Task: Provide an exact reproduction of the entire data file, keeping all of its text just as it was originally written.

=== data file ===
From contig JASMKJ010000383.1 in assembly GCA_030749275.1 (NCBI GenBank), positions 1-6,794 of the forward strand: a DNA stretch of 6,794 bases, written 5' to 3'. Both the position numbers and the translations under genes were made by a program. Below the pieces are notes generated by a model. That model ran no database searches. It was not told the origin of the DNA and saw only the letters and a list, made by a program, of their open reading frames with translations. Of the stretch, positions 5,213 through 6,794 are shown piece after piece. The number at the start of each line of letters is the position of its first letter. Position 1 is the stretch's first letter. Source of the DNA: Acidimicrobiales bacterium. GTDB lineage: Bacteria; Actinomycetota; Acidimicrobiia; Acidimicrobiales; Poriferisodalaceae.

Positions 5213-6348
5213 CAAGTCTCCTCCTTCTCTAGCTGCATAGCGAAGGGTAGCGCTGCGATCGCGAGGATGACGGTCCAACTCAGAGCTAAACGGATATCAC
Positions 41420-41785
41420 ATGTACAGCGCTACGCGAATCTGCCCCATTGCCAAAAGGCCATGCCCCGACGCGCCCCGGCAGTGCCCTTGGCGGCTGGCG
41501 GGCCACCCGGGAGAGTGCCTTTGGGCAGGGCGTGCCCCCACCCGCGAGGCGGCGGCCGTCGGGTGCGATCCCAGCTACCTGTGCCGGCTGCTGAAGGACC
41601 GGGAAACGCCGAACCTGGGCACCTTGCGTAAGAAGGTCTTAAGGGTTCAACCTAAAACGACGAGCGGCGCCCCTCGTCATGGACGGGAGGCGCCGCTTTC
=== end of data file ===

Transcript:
From contig JASMKJ010000383.1 in assembly GCA_030749275.1 (NCBI GenBank), positions 1-6,794 of the forward strand: a DNA stretch of 6,794 bases, written 5' to 3'. Both the position numbers and the translations under genes were made by a program. Below the pieces are notes generated by a model. That model ran no database searches. It was not told the origin of the DNA and saw only the letters and a list, made by a program, of their open reading frames with translations. Of the stretch, positions 5,213 through 6,794 are shown piece after piece. The number at the start of each line of letters is the position of its first letter. Position 1 is the stretch's first letter. Source of the DNA: Acidimicrobiales bacterium. GTDB lineage: Bacteria; Actinomycetota; Acidimicrobiia; Acidimicrobiales; Poriferisodalaceae.

Positions 5213-6348
5213 CAAGTCTCCTCCTTCTCTAGCTGCATAGCGAAGGGTAGCGCTGCGATCGCGAGGATGACGGTCCAACTCAGAGCTAAACGGATATCAC
Positions 41420-41785
41420 ATGTACAGCGCTACGCGAATCTGCCCCATTGCCAAAAGGCCATGCCCCGACGCGCCCCGGCAGTGCCCTTGGCGGCTGGCG
41501 GGCCACCCGGGAGAGTGCCTTTGGGCAGGGCGTGCCCCCACCCGCGAGGCGGCGGCCGTCGGGTGCGATCCCAGCTACCTGTGCCGGCTGCTGAAGGACC
41601 GGGAAACGCCGAACCTGGGCACCTTGCGTAAGAAGGTCTTAAGGGTTCAACCTAAAACGACGAGCGGCGCCCCTCGTCATGGACGGGAGGCGCCGCTTTC